For the past few millennia, ants of the Attini tribe have tended gardens of fungus that they eat. Over the past few decades scientists have studied these agricultural insects, trying to understand how their gardens grew in the first place. Now a group of scientists have discovered that the ants carry a potent antibiotic bacteria in special pockets on their bodies that help control a parasite that can ruin their fungus harvest.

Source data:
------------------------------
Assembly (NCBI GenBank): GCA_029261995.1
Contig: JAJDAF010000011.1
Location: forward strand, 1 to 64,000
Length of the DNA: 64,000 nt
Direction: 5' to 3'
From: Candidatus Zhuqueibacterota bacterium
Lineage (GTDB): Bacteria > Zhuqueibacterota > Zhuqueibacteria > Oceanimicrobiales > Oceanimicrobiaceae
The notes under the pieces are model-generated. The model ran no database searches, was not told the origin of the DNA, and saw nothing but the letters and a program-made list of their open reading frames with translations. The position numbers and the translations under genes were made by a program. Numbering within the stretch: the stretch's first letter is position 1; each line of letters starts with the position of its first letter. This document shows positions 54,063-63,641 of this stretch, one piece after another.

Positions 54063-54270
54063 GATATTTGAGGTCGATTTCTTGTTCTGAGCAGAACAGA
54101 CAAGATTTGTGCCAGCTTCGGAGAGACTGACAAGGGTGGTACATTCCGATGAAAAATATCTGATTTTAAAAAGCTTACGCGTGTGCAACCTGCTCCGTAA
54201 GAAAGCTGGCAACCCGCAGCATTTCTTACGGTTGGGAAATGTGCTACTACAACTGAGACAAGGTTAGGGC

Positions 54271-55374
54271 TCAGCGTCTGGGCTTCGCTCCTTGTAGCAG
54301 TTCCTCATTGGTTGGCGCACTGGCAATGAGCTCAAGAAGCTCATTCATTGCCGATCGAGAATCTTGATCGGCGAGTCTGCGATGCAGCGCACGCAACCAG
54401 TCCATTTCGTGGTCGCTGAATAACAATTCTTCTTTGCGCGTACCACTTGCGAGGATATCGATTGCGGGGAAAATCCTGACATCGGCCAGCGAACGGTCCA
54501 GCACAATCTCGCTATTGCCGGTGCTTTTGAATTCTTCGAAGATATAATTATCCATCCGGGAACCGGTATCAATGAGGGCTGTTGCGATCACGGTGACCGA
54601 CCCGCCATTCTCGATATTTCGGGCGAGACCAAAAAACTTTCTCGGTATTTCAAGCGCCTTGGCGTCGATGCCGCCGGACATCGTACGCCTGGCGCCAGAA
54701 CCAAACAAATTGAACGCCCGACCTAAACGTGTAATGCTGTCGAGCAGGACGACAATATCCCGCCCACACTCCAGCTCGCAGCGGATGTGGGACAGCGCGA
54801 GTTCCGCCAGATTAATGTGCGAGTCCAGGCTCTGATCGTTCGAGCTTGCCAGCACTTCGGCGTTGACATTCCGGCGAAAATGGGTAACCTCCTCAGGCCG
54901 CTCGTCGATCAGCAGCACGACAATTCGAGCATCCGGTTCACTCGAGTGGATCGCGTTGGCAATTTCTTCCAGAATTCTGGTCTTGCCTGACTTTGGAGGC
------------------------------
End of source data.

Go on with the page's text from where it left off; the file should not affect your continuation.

Entomologist Cameron Currie of the University of Wisconsin and his colleagues discovered the antibiotic bacteria in crescent-shaped pits on the exoskeletons of two species of Panamanian ants, Cyphomyrex longiscapus and C. muelleri, after scanning them with an electron microscope. The bacteria–of the Pseudonocarida genus–bloom on the individual face plates and other exterior parts of the ant, allowing it to rub the antiparasitic agent on its fungi crop. The ant also nurtures the microbe by secreting nutrients from special exocrine glands connected to the shallow pits.